Suppose the Apocalypse were scheduled and no-one came. This isn’t quite what happens in Good Omens. Rather, the Apocalypse is scheduled and it all goes wrong—or right, depending upon one’s point of view.
In their Introduction to the 2006 edition of their 1990 novel, the authors refer to paperbacks being dropped in the bath. I bought this volume not to be read in the bath but to read on the bus. It seemed just the thing. A little levity goes a long way towards easing the pains of the 99B Broadway bus in Vancouver, which can sometimes be hell in itself, or at least a penance to be endured. Gaiman is probably best known for graphic novels, (I own only one graphic novel V for Vendetta), but I was familiar with Neverwhere, the television series, which I not so furtively re-watch at least once a year courtesy of my DVD player.
So. Good Omens. It’s iconoclastic, irreverent, but not blasphemous, witty, perhaps at times a little self-consciously so, highly allusive, and overall a good read that stands the test of nearly a quarter century. But then what’s a quarter century when one’s considering eternity? The novel’s prologue introduces us to Aziraphale, the angel set to guard the gate of Eden who has been “worrying all afternoon” about having given his flaming sword to Adam and Eve because he felt so sorry for them given the weather and the “vicious animals.” He’s discussing his dilemma with the serpent, Crawly, who himself is “wondering whether the apple thing wasn’t the right the thing to do” (5). We next meet angel and demon in the twentieth century. Their eternal responsibilities have meant that both of them have been on earth since the beginning. Crawly has become Crowley and one of his “better achievements” (16) was creating the M25. He received a commendation for the Spanish Inquisition (36). Aziraphale has adopted the form of an antiquarian bookseller.
Being the permanent representatives of each other’s side in the eternal war between good and evil, Aziraphale and Crowley have worked out “the sort of sensible arrangement that many isolated agents, working in awkward conditions a long way from their superiors, reach with their opposite number when they realize that they have more in common with their immediate opponents than their remote allies (43). When Crowley is given the responsibility of delivering the baby Antichrist to a maternity home staffed by the Satanic order of nuns the Chattering Order of Saint Beryl, he realizes that the end of the world means “endless Heaven or, depending who won, endless Hell.” Remembering that “you couldn’t get a decent drink in either of them” (23), he can’t decide which is the worse prospect. And besides, “he rather liked people” (38). Aziraphale is depressed by the thought of no “Regency silver snuffboxes” (42) and “not one single sushi restaurant” (56). Faced with these horrors, the angel and the demon agree to endeavour to avert the Apocalypse.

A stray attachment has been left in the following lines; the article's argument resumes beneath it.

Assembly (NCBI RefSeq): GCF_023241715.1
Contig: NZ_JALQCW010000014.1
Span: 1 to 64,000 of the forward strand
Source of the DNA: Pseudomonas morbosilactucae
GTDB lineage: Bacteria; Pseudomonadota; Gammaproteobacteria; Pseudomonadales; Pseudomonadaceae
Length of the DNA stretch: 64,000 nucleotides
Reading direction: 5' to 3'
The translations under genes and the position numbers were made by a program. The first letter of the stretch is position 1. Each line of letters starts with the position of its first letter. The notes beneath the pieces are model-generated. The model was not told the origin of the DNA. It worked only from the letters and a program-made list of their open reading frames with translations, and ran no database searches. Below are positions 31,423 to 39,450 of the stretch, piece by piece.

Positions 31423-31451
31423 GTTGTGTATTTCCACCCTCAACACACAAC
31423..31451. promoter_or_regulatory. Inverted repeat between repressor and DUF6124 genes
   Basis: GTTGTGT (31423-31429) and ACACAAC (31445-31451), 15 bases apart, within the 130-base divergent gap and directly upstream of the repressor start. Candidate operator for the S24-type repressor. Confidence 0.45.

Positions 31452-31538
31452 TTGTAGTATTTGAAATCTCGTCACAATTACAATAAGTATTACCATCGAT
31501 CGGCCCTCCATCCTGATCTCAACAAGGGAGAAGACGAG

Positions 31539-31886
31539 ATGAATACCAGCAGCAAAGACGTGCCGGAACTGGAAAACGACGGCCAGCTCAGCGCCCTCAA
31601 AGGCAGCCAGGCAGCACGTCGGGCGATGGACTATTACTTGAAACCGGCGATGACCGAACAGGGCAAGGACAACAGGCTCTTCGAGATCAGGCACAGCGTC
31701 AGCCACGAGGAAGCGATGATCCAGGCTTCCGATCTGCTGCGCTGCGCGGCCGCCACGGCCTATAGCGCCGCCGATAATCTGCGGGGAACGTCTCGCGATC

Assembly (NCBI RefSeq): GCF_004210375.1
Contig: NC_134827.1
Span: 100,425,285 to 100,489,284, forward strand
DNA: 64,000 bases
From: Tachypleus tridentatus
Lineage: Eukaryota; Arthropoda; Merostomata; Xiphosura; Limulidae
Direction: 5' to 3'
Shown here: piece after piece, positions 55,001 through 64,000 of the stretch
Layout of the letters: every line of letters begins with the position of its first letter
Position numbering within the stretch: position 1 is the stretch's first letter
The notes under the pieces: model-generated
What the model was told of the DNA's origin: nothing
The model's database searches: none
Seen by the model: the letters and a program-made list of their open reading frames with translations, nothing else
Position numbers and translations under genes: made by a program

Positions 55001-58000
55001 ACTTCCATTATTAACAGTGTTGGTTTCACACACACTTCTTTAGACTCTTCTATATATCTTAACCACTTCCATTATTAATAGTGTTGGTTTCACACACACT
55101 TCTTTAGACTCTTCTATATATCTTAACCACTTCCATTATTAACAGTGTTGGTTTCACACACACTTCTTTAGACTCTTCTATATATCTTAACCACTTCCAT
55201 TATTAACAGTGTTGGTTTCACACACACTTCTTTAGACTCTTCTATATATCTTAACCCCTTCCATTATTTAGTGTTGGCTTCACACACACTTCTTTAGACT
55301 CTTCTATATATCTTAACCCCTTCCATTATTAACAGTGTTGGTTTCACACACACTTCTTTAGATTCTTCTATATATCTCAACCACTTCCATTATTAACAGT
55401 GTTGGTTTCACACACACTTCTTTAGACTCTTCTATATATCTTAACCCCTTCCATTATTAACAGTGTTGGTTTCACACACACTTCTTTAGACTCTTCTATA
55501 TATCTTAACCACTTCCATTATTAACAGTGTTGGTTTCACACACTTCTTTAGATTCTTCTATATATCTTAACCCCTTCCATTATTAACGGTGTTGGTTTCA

However, their task is not easy. There is the problem of what actually happened to the baby Antichrist after he was delivered to the Chattering Order. There’s the problem of there being only one copy left of Agnes Nutter’s “Nice and Accurate Prophecies.” There is the whole question of the divine order of things and their own understanding of obedience to divine will. And then, of course, there’s the human factor.
Enter—along with assorted American diplomats and soldiers, paintballing businessmen, peers of Hell, Satan, and the Voice of God, the Four Horsemen of the Apocalypse; actually three men and a woman on motorbikes, and an international express driver—Anathema Device, the descendent of seer Agnes Nutter; Newton Pulsifier, a witchfinding descendent of Witchfinder Thou-shalt-not-commit-adultery Pulsifier; Madame Tracey, elderly call girl and part-time Medium; Shadwell, a witchfinder Sergeant, and Adam Young, leader of the Them of Tadfield and his dog, Dog.
They all play their predestined (?) parts. Or sort of. Or perhaps not quite. Only the deceased Agnes Nutter seems to have any real insight into the events, and she is quite combusted. And, of course, Adam Young who naively but assertively suggests that if you “stop messin’ them [people] about they might start thinkin’ properly an’ they might stop messin’ the world around” (364). Food for thought, indeed.
Pratchett and Gaiman are not the first to treat the war between good and evil with humour and even slapstick comedy. Good Omens belongs firmly in the morality tradition of such earlier works as Mankynde. Where perhaps it is very much a post-reformation work is in its celebration of the human. Even as one laughs and thinks that possibly the authors may go a little far for those of certain religious sensibilities, one cannot avoid realising that they deal albeit in a light-hearted way with the challenges of free will. Crowley finds it “a bugger” (38). Despite Aziraphale’s attempts, some time around 1020, to explain the doctrine of the fortunate fall to Crowley—“People couldn’t become truly holy, he said, unless they had the opportunity to be definitively wicked.” I suspect Crowley is not alone when he responds to that idea as “lunatic,” and he’s certainly not the first to be challenged by the idea that the order of the universe is “ineffable” (39).
While the world may not end in the novel, the book itself must, and it ends as it began with stolen fruit. “People made such a fuss abut people eating their silly old fruit anyway, but life would be a lot less fun if they didn’t. And there never was an apple, in Adam’s opinion, that wasn’t worth the trouble you got into eating it (398). Words to ponder.